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Amid a barrage of criticism from housing experts and constituents, Mayor Andre Dickens on Thursday announced he’d tweak his proposed 2023 municipal budget to include $7 million for the affordable housing trust fund the Atlanta City Council created in December.
The news followed Wednesday’s revelation that the $734.2 million general fund for the City of Atlanta budget that Dickens submitted to the city council last week did not allocate any funding for the recurring housing trust. The council’s ordinance called for the city to allocate 1% of the general fund, or $7.3 million, to the trust in its first year to fund housing initiatives, and eventually increase that amount to 2%.
After housing affordability advocates, including ThreadATL, knocked the glaring lack of support for the new fund as a “major disappointment,” Dickens said during a press call Thursday that he’d heard their concerns and “successfully identified $7 million in additional funding” to prop up the trust fund.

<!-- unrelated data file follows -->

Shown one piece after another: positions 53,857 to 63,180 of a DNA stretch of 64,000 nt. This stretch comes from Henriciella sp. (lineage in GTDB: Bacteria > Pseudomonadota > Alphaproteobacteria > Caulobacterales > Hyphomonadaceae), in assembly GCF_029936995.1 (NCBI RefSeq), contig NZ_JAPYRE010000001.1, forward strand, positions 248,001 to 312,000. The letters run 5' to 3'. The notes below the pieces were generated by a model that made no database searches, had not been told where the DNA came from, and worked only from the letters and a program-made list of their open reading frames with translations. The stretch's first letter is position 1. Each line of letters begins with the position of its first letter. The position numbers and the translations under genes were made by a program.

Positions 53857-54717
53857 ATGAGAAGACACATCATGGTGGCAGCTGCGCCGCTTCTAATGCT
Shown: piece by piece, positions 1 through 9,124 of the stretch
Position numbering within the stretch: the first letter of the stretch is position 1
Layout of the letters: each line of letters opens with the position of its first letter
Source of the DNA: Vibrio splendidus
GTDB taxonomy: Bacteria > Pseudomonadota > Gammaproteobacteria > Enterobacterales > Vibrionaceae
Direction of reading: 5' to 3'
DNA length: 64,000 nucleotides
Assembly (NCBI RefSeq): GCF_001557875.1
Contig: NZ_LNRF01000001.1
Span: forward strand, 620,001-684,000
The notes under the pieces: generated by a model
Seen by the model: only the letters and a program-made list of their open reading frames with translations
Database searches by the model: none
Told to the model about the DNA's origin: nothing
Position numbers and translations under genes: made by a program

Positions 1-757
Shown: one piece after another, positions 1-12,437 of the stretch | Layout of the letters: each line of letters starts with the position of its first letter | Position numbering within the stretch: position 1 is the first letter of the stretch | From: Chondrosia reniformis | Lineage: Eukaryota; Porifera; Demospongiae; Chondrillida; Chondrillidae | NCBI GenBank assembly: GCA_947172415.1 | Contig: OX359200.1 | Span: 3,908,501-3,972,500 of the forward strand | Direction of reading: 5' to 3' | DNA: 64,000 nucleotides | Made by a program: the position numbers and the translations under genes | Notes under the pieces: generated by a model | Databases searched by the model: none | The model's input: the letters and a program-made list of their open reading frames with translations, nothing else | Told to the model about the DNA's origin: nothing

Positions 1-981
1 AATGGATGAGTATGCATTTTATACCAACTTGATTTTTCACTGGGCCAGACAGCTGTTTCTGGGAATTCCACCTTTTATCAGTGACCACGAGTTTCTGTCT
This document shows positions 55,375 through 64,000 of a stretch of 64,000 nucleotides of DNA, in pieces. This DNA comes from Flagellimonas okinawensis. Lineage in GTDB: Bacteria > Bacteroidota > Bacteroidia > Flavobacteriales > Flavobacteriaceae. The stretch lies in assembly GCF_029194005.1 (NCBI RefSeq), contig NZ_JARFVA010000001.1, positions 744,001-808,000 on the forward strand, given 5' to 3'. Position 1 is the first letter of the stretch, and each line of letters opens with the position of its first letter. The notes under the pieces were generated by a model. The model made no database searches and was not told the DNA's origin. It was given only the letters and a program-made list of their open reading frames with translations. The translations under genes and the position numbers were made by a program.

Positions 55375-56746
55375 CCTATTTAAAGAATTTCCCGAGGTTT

“We heard loud and clear the importance of devoting funding in our new budget to this cause,” he said. “You don’t have to twist my arm to do more with affordable housing.”
Dickens said he’ll introduce an amendment to the current budget draft on Monday to direct the $7 million to the housing trust fund. It will receive 1% of the general fund in its first year, according to the city council legislation, with increases each year until fiscal year 2025, when it’s slated to start receiving 2% annually.
Dickens also caught flak this week for celebrating a $58.7 million investment in housing development, eviction prevention, and homeless services, since none of that commitment incorporated new city funding. Instead, it came from $37.8 million in federal pandemic relief money and $20.9 million that developer CIM Group donated to a separate housing trust fund as part of the controversial Gulch redevelopment deal.
The mayor’s office had previously justified the absence of housing trust capital in the fiscal year 2023 Atlanta budget by citing extenuating economic circumstances, such as inflation, according to WABE.
“This reversal is encouraging,” Georgia State University urban studies professor Dan Immergluck tweeted Thursday, after criticizing the mayor Wednesday for touting the use of “previously committed federal funds” to support affordable housing programs.
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